CHMP Recommends T-VEC Approval for Melanoma

Talimogene laherparepvec has received a positive recommendation from the CHMP, which suggests that the treatment should gain European approval for patients with advanced melanoma.

Sean E. Harper, MD

The first-in-class oncolytic immunotherapy talimogene laherparepvec (T-VEC; Imlygic) has received a positive recommendation from the Committee for Medicinal Products for Human Use (CHMP), which suggests that the treatment should gain European approval for patients with advanced melanoma. The company developing the intralesional injection, Amgen, expects a decision from the European Commission on the Marketing Authorization Application within the coming months.

In the phase III OPTiM study, which was the basis for the CHMP opinion, T-VEC significantly extended the primary endpoint of durable response rates (DRR) compared with GM-CSF. In the final analysis of the secondary endpoint of overall survival (OS), a 4.4-month extension with T-VEC was observed; however, this was not deemed to be statistically significant (P = .051).

"We are pleased that Imlygic has received a positive opinion from the CHMP, and if approved by the European Commission, we look forward to continuing to work with European regulatory authorities to bring this innovative therapy to patients," Sean E. Harper, MD, executive vice president of Research and Development at Amgen.

OPTiM randomized 436 patients with unresected stage IIIB/C and IV melanoma in a 2:1 ratio to receive T-VEC (n = 295) or subcutaneous GM-CSF (n = 141). T-VEC was administered initially at ≤ 4 mL x106 PFU/mL for 3 weeks followed by ≤ 4 mL x108 PFU/mL every 2 weeks. GM-CSF was administered daily at 125 µg/m2 every 14 days in a 28-day cycle.

DRR was 16% with T-VEC compared with 2% for GM-CSF. The objective response rate was 26% versus 6% and the complete response rate was 11% compared with 1%, for T-VEC and GM-CSF, respectively. At the primary survival analysis, the median OS was 23.3 months with T-VEC compared with 18.9 months for GM-CSF (HR, 0.787; 95% CI, 0.62-1.00; P = .051). This examination occurred after 290 events and was powered to detect an HR of 0.67, with a P value of .05 representing significance.

Following progression on the trial, patients in the two arms received similar therapies. However, more patients with advanced disease were randomized to the T-VEC arm compared with GM-CSF.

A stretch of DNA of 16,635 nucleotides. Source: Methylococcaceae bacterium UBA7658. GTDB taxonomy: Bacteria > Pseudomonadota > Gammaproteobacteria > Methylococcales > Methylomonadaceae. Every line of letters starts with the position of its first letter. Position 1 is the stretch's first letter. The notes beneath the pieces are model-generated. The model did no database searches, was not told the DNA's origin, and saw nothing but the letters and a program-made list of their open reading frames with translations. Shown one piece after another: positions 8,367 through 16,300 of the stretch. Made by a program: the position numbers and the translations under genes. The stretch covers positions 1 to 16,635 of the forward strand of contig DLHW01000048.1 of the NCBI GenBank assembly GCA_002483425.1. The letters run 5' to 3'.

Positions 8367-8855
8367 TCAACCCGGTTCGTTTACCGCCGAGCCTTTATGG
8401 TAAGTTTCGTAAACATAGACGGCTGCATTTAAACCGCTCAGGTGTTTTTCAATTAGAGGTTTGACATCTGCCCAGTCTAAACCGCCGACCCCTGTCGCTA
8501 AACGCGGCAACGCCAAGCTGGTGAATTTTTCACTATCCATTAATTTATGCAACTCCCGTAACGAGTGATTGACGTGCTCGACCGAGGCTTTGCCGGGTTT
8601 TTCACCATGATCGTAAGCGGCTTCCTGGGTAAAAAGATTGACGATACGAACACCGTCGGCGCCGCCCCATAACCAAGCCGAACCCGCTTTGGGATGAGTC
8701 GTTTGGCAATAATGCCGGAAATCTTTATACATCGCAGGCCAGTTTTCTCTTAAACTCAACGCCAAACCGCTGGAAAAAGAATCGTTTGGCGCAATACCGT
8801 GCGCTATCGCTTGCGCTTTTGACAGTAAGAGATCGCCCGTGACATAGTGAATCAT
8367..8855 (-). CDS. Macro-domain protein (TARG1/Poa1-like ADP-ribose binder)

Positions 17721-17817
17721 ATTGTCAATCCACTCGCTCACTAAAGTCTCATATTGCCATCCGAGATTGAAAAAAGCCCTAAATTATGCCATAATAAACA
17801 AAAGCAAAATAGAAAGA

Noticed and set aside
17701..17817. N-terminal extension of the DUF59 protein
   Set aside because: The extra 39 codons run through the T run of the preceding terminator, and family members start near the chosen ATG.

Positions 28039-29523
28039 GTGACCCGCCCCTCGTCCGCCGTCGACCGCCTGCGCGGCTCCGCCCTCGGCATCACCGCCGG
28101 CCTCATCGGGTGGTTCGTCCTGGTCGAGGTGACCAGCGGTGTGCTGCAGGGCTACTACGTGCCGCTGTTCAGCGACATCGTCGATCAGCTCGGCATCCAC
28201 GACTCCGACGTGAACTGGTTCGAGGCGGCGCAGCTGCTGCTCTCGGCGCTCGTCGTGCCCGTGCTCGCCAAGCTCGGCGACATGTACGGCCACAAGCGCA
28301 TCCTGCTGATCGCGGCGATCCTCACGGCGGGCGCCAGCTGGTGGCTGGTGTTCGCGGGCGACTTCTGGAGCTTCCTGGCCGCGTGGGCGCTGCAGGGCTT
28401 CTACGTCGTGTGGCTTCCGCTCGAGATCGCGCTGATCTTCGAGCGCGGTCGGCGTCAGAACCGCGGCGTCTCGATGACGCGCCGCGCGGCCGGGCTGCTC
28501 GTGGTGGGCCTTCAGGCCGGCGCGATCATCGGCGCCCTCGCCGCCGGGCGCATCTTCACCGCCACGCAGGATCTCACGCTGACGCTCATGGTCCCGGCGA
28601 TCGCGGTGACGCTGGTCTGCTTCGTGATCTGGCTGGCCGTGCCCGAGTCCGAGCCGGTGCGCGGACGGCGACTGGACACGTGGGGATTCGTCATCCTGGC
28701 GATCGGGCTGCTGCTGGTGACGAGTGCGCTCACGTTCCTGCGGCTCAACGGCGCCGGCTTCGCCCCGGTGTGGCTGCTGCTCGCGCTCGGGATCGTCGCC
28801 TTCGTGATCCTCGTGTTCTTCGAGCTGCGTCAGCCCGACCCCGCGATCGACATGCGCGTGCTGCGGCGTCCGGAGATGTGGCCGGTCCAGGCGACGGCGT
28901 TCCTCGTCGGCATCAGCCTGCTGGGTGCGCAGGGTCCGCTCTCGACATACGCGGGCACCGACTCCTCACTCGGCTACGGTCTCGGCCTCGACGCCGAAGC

"Metastatic melanoma continues to be one of the most difficult-to-treat cancers, often requiring the use of multiple treatment modalities," said Harper. "Despite recent advances, the five-year survival rate for patients who cannot be cured with surgery remains unacceptably low, demonstrating the critical need for additional approaches to control this disease."

The primary safety analysis for the approval was based on findings from 292 patients in the T-VEC arm and 127 patients in the GM-CSF arm of the OPTiM study. The median treatment duration in the treatment versus control arms was 23 versus 10 weeks, respectively.

Incidence of all-grade adverse events (AEs) was 99.3% versus 95.3% in the two arms. The most frequently occurring all-grade AEs for patients receiving T-VEC included fatigue (50.3% vs 36.2% with GM-CSF), chills (48.6% vs 8.7%), pyrexia (42.8% vs 8.7%), nausea (35.6% vs 19.7%), influenza-like illness (30.5% vs 15%), and injection site pain (27.7% vs 6.3%).

Serious AEs occurred in 25.7% and 13.4% of the T-VEC and GM-CSF arms, respectively. Disease progression (3.1% vs 1.6%) and cellulitis (2.4% vs 0.8%) were the most commonly reported serious AEs in the treatment versus the control arm. Six immune-mediated AEs occurred in the T-VEC group compared with three in the GM-CSF group.

There were 12 patient deaths within 30 days of the last dose of T-VEC, including 10 in the primary OPTiM study and 2 in an extension of the study. Nine of the deaths were associated with progressive disease, with the remaining three attributed to myocardial infarction, cardiac arrest, and sepsis. There were four patient deaths in the GM-CSF arms, two each in the primary and extension analyses.

T-VEC is engineered through the genetic alteration of the herpes simplex 1 virus to secrete the cytokine GM-CSF within the tumor, causing cell lysis. Although the current CHMP opinion is for single-agent use, several ongoing clinical trials are assessing T-VEC in combination with immune checkpoint inhibitors, including ipilimumab and anti­­­—PD-1 agents.

In the United States, the FDA is currently evaluating an application for T-VEC for patients with advanced melanoma. The decision deadline for this application is October 27, 2015. Earlier in the year, members of the FDA’s Oncologic Drugs Advisory Committee and Cellular, Tissue and Gene Therapies Advisory Committee voted 22-1 to recommend approval of the oncolytic immunotherapy.